Professor Simon Usherwood on why letting the Brexit Party paint itself as ‘the eyes of the public’ at the European Parliament is not an option, and why the institution must better engage with citizens.
First published in September 2019.
Last week, the European Parliament had one of its regular discussions about Brexit, following the meeting between Boris Johnson and Jean-Claude Juncker in Luxembourg.
As before, the Parliament passed a resolution to the effect that a deal was desirable, a no-deal was very bad, and citizens’ rights must be protected in every case.
Rather than discuss that any further, or the Luxembourg meeting – which seems to have left everyone with varying amounts of egg on their face – I’d instead like to consider it from another angle.
The evening before, Belinda de Lucy, Brexit Party MEP for the South East, posted this:
This got a lot of interest, especially from those who follow such things, who pointed out it was a public session, with journalists present and all the rest.
Indeed, on the day, there was various media coverage in the UK, on the rolling blogs and some pieces like this on the BBC (or this on Sky News), albeit typically rolling it in with the other day’s Brexit developments.
But the wider framing – of Brexit Party MEPs as the ‘eyes’ of the public – is the more pertinent one.
For the very large part, most people in the UK don’t know how the European Parliament works, in practical terms. At best, I’d guess a lot of them would see the word ‘Parliament’ and extrapolate from there.
That leads to problems.
The European Parliament occupies a substantially different position in the EU to the UK Parliament in the UK. It hasn’t got the power to initiate laws; its power of sanction are much more clumsy; and its day-to-day operation is structured by the party groupings more than any government-opposition dynamic.
To read de Lucy’s Twitter feed is to see the practical effect of that: daily discoveries of the inequity of the system and its failure to meet expectations. And, ultimately, a reinforcement of the belief that this is an organisation that the UK should have no part of.
Brexit Party MEPs have been ribbed a lot since the elections for their shock and dismay, but it’s also clear that the European Parliament is a difficult place to navigate.
To take a rather different approach to this, we might look to Germany, where satirist Martin Sonnenborn recently completed his term as a MEP (his write-up is currently doing very well in the bestseller charts). When not trying to adapt legislation on the curvature of fruit to apply to weapons exports, he also was pointing out the scale and complexity of expenses and the inanity of having to decamp to Strasbourg every month.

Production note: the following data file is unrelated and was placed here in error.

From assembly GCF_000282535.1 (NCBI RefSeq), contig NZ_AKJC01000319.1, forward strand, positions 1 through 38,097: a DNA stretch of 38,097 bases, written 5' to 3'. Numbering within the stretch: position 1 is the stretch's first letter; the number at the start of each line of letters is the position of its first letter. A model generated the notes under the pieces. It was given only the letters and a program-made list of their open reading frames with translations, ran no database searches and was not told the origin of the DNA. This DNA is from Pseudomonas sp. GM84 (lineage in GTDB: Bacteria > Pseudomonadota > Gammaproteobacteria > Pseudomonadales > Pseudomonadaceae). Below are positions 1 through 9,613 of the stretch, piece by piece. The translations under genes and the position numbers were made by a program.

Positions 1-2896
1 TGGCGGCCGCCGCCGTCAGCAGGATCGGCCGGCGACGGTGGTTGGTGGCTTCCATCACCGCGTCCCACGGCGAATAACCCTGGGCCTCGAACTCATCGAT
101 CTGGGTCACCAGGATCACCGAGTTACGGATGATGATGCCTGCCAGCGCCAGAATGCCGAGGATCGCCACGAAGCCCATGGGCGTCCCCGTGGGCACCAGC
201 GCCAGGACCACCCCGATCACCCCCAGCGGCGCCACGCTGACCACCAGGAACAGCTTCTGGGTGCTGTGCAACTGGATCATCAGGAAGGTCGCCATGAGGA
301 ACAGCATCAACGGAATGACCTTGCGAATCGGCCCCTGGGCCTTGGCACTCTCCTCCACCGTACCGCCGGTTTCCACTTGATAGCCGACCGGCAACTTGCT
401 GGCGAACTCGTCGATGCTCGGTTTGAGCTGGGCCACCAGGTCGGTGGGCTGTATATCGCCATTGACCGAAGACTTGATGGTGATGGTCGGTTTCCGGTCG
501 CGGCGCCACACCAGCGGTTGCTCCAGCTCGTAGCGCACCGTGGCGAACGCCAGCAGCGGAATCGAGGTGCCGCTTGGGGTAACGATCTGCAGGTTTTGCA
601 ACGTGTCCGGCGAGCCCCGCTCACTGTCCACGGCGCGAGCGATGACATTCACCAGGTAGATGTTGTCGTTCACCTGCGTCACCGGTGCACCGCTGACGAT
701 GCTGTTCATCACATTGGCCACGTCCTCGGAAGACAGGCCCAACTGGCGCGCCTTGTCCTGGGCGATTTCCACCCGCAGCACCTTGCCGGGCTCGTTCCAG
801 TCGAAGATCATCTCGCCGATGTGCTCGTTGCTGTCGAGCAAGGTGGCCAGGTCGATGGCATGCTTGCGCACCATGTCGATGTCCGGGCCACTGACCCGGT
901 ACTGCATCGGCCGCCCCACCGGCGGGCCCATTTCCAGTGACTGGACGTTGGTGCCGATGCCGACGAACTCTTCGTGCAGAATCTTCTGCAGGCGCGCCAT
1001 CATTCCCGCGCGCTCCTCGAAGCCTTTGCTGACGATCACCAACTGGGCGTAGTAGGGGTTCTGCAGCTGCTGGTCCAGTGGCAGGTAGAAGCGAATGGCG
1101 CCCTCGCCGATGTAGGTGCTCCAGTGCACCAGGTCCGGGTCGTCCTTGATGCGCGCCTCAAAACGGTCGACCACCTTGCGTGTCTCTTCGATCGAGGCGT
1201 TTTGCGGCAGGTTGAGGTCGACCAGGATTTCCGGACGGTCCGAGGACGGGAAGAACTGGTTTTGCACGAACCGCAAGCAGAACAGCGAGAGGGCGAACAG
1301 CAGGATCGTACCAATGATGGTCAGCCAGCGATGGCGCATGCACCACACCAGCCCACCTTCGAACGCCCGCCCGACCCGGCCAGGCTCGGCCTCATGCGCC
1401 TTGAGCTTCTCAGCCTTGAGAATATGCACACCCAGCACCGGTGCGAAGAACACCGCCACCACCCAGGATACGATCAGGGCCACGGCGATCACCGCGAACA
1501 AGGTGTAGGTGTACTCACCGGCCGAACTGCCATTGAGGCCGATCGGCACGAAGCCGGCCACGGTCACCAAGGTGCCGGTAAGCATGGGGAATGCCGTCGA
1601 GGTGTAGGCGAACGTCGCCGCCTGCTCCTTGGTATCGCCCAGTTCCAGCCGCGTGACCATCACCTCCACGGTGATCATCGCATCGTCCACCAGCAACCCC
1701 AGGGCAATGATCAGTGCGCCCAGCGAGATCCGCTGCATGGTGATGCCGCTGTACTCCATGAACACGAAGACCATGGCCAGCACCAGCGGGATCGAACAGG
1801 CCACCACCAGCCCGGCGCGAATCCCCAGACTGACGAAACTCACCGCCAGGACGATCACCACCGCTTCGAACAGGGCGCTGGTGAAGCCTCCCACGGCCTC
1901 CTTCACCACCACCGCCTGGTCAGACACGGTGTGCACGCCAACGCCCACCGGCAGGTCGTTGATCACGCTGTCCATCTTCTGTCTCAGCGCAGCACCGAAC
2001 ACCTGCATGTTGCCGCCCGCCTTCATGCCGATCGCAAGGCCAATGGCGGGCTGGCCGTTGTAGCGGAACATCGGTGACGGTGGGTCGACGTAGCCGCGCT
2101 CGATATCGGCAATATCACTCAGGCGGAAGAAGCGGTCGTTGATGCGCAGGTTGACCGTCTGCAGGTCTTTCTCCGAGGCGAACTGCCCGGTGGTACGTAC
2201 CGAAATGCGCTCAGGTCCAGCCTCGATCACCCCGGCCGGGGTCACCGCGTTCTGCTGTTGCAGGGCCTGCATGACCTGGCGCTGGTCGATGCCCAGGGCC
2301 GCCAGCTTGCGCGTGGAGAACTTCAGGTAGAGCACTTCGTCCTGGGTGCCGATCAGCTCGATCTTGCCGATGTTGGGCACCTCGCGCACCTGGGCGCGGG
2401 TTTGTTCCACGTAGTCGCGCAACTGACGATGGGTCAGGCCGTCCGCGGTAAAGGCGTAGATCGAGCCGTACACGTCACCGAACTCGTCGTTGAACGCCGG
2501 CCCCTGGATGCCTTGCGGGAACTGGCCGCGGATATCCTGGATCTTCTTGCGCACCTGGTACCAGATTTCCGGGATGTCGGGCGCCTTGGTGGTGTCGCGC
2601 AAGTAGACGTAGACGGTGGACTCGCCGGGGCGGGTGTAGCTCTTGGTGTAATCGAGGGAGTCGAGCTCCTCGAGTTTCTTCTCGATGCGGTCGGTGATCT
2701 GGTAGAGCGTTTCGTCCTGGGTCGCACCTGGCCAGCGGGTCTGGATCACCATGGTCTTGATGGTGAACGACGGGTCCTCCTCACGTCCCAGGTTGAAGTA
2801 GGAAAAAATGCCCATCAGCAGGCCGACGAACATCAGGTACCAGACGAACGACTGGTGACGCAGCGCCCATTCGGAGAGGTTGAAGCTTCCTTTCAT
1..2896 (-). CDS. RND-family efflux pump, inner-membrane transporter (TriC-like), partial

Sonnenborn and de Lucy are both indicative of the trouble that the EU faces in engaging with citizens: it might be great to make claims about the democratisation of the Union through the direct election of MEPs and their role in law-making, but much more of what people see is alien procedure and unnecessary waste.
That’s not a Brexit problem, but an EU one, and one that will remain once the UK leaves.
(BTW it’s also a problem for individual states’ Parliaments, as Isabel Hardman’s excellent book set out for the UK last year)
Beyond the Brussels bubble, there is relatively little interest in the machinations of the system. Even when individuals or parties try – such as the Brexit Party’s BrexBox – then take-up is rather small.
But try the EU must, if it is not to fall into a repetition of the situation in the UK, where the only ones keen to talk about European integration were the ones least disposed to support it.
Go back to that tweet and look now not at the people linking to the live-stream, but to all the people thanking de Lucy for her work.
Someone’s communicating, and it might not be you.🔷
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